Do you favor the rapid swoop-and-bag approach to picking up your dog's stools or scooping cat litter? Although most pet owners would rather not prolong contact with their pet's feces, sneaking an ...View Article
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We are currently staffed with three doctors that see patients on a referral basis. Dr. Mauck has 38 years experience in small animal surgery. These surgeries ranged from spays and neuters, to complicated orthopedic and soft tissue procedures. Dr. Burns is our Board Certified Small Animal Surgeon (DACVS-SA). Dr. Brash is our DVM that specializes in diseases of the eye, and waiting to take her boards to become a boarded Ophthalmologist.
Most veterinarians are known as general practitioners. A Board Certified Small Animal Surgeon (DACVS-SA), must go through much more training in order to become Board Certified. The following article is what the American College of Veterinary Surgeons (ACVS) has on their website about the definition of a Veterinary Surgeon:
What is a Veterinary Surgeon?
Like most health care fields, the veterinary profession has become multi-tiered. Veterinarians may now specialize in various disciplines including surgery, internal medicine, ophthalmology, dermatology, cardiology and oncology. If your animal develops a problem or injury requiring advanced care and procedures, your primary veterinarian or emergency room veterinarian may refer you to a veterinary surgeon.
A veterinary surgeon has undergone additional training after veterinary school in order to become a specialist. This training consists of a minimum of a 1-year internship followed by a 3-year residency program that meets guidelines established by the American College of Veterinary Surgeons (ACVS).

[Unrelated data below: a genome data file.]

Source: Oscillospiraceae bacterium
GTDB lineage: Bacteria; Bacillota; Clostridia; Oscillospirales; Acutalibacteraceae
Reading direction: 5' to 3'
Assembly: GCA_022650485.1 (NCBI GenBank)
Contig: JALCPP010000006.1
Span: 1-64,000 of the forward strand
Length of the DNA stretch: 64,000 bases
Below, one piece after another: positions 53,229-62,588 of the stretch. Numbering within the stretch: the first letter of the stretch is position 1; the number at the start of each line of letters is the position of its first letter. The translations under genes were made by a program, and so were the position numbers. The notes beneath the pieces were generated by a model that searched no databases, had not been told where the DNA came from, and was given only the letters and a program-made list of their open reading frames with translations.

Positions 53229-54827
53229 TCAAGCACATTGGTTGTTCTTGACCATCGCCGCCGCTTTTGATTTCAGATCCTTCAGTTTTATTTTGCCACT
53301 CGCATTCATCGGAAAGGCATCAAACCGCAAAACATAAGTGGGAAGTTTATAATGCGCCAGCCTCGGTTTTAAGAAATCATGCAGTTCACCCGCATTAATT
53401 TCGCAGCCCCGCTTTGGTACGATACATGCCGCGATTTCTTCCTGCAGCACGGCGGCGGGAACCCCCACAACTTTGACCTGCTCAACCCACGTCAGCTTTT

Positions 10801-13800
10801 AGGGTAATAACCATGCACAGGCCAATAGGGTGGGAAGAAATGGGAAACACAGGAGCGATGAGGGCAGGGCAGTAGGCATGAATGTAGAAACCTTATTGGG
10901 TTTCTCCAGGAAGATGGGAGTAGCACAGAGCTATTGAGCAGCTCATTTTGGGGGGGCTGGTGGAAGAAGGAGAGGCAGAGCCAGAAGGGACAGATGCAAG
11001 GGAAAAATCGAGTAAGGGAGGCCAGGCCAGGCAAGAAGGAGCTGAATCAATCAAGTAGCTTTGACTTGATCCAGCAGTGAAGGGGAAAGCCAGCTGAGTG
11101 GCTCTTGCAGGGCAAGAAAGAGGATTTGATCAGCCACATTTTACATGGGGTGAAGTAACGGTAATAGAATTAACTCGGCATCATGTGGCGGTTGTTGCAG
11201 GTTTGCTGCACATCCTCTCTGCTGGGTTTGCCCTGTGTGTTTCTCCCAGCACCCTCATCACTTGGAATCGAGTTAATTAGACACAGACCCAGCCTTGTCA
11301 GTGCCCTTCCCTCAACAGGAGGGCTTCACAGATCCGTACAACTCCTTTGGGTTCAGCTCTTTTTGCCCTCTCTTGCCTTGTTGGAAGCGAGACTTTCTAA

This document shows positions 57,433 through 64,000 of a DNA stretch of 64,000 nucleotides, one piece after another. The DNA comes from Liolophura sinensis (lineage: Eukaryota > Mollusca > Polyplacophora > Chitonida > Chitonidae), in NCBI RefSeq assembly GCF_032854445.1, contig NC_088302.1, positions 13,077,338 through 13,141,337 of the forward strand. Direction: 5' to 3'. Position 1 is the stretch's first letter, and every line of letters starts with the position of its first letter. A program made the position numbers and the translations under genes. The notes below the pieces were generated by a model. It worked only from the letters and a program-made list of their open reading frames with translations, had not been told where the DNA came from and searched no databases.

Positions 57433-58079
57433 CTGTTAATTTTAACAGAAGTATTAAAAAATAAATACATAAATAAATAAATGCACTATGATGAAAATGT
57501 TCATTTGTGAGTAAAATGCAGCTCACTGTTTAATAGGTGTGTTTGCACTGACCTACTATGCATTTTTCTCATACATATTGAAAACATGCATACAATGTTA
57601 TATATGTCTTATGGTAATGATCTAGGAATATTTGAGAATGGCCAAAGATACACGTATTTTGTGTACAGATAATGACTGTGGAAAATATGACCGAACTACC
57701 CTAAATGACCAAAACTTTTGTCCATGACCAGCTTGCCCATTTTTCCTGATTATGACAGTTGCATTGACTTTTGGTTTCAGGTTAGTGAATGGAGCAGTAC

During the residency there are specific training and caseload requirements that must be met. In addition to these requirements, applicants must perform research that is published in a scientific journal and then pass a rigorous examination.
Specialists are called a “Diplomate of the American College of Veterinary Surgeons” or a “board-certified surgeon.”
Your Animal’s Healthcare Team
All veterinarians may perform surgery as part of their veterinary practice. However, difficult cases may be best managed by a specialist. Board-certified surgeons work closely with the owner and the primary veterinarian before and after surgery in a team approach to ensure continuity of care for your animal.
Most ACVS Diplomates work at large hospital or referral centers; therefore, in addition to having advanced surgical training, they also have access to state-of-the-art facilities, equipment and support staff that may not be available to your primary veterinarian.
Following surgery and any postoperative follow-up care, the primary veterinarian resumes ongoing care of the animal.
Veterinary surgeons are dedicated to providing the very best in surgical care. They also act as a resource for your primary veterinarian by providing consultations on difficult or unusual cases. With their advanced training, these specialists offer expertise that ensures the best possible outcome for the animal and animal owner.